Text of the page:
The first time I heard someone talk about Islam, I was a junior in high school, and our school’s religious studies teacher was giving a lecture on the basic principles of Islam. The attacks of September 11th took place when I was a freshman in high school, so of course I had heard the terms: Islam, Muslim, and Arab thrown around by pundits on the news and had seen the terms splashed over the pages of the news paper. But this was the first time that I heard someone talk about Islam as a commonly practised religion, and about the Middle East as a fascinating and complex society. The teacher concluded his speech by explaining to us that we really knew nothing about Islam, and we probably never would.
I have no good reason for eventually choosing to study the Middle East, Islam, and Arabic. I was academically lost as a freshman in college, overwhelmed by the number of choices I had to make and how life changing those choices would be. Somehow, I just decided the summer before my sophomore year that Middle East Studies was going to be my major. It sounded topical, exotic, and adventurous. Arabic looked ancient and impressive, and I could study abroad as a junior and terrify my conservative relatives all at the same time. I was young and naïve to say the least.
Food, on the other hand, has always been a passion of mine. Some of my earliest childhood memories are of watching my southern grandma knead the dough for biscuits, fry bacon in lard, glaze a ham, or weave the lattice for a pie. Growing up near Sonora, Mexico, allowed me to explore dozens of taquerias, buy delicious tamales by the side of the road, and fall desperately in love with hot sauce. By the time I went to college I was an avid cook, owned a sizeable cookbook collection, and was obsessed with watching television food and travel programming.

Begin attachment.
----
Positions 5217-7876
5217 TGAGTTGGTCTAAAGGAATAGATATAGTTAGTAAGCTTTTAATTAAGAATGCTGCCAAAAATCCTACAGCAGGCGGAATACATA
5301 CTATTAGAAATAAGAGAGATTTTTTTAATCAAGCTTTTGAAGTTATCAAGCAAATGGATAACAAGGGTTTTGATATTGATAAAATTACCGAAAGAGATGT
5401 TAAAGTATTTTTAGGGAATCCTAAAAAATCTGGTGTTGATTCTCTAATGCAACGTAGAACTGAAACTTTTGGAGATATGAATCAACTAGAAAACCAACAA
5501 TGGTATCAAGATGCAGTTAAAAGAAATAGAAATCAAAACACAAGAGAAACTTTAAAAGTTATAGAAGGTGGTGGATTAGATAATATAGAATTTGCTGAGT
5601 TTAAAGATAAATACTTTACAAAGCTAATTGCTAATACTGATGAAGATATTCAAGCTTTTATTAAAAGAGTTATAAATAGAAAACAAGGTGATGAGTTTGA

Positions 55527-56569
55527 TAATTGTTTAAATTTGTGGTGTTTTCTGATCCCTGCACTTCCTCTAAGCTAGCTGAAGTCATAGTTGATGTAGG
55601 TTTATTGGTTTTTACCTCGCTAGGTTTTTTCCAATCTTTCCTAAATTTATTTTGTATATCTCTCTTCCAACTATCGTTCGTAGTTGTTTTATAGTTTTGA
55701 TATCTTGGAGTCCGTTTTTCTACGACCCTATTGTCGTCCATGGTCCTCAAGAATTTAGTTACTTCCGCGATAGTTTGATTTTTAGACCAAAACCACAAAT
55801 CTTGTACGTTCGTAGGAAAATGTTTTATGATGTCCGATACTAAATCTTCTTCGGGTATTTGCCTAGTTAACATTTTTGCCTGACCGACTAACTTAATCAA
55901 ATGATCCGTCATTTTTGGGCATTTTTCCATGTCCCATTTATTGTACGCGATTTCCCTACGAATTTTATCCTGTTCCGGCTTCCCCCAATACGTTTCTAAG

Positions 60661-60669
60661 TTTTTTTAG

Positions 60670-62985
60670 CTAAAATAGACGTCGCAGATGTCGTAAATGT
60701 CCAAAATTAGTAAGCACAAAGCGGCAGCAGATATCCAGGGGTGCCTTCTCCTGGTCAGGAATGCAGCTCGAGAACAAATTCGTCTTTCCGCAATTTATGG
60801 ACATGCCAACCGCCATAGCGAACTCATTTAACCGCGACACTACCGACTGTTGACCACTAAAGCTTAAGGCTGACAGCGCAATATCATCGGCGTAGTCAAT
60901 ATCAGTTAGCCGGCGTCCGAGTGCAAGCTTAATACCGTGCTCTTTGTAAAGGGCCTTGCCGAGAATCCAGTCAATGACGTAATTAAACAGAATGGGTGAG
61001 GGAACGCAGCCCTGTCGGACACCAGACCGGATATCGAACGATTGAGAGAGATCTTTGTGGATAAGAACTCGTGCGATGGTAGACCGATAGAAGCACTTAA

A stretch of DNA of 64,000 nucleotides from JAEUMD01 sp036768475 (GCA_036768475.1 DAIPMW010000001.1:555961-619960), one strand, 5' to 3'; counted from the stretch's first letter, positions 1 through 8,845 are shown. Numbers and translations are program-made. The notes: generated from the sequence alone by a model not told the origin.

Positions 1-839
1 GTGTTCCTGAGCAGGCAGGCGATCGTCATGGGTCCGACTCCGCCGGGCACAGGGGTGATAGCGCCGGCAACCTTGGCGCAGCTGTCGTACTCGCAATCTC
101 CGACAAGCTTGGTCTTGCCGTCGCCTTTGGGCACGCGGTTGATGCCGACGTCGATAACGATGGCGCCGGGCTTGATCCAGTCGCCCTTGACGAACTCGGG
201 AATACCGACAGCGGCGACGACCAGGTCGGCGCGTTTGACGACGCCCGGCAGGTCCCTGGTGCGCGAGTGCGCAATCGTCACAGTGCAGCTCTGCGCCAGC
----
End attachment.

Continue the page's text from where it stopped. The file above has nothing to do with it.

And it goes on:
Now, I’ve graduated from college, and I am living indefinitely in Cairo, Egypt with my boyfriend. To be honest, eating is not always easy here. I miss the infinite variety of cheap and easily attainable food that is one of the greatest aspects of American life. I miss Mexican food, I miss French cheeses, and I still haven’t found a way to enjoy eating sheep. The city is crowded, dirty, polluted, and often smells like garbage. In the past, I have shamefully found myself ordering Pizza Hut or even in line at KFC, eating at places I wouldn’t be caught dead at in America just trying to get a taste of home. But I do love Cairo, Egypt, Arabic, and the Middle East in general. The last time I moved back to America, I missed Egypt so much that I became determined to come back as soon as possible. And this being the new year, I am ready to get out of my apartment, and start eating my way around Cairo—the good, the bad, the expensive, and the cheap. A culinary adventure, a privilege, a personal food jihad.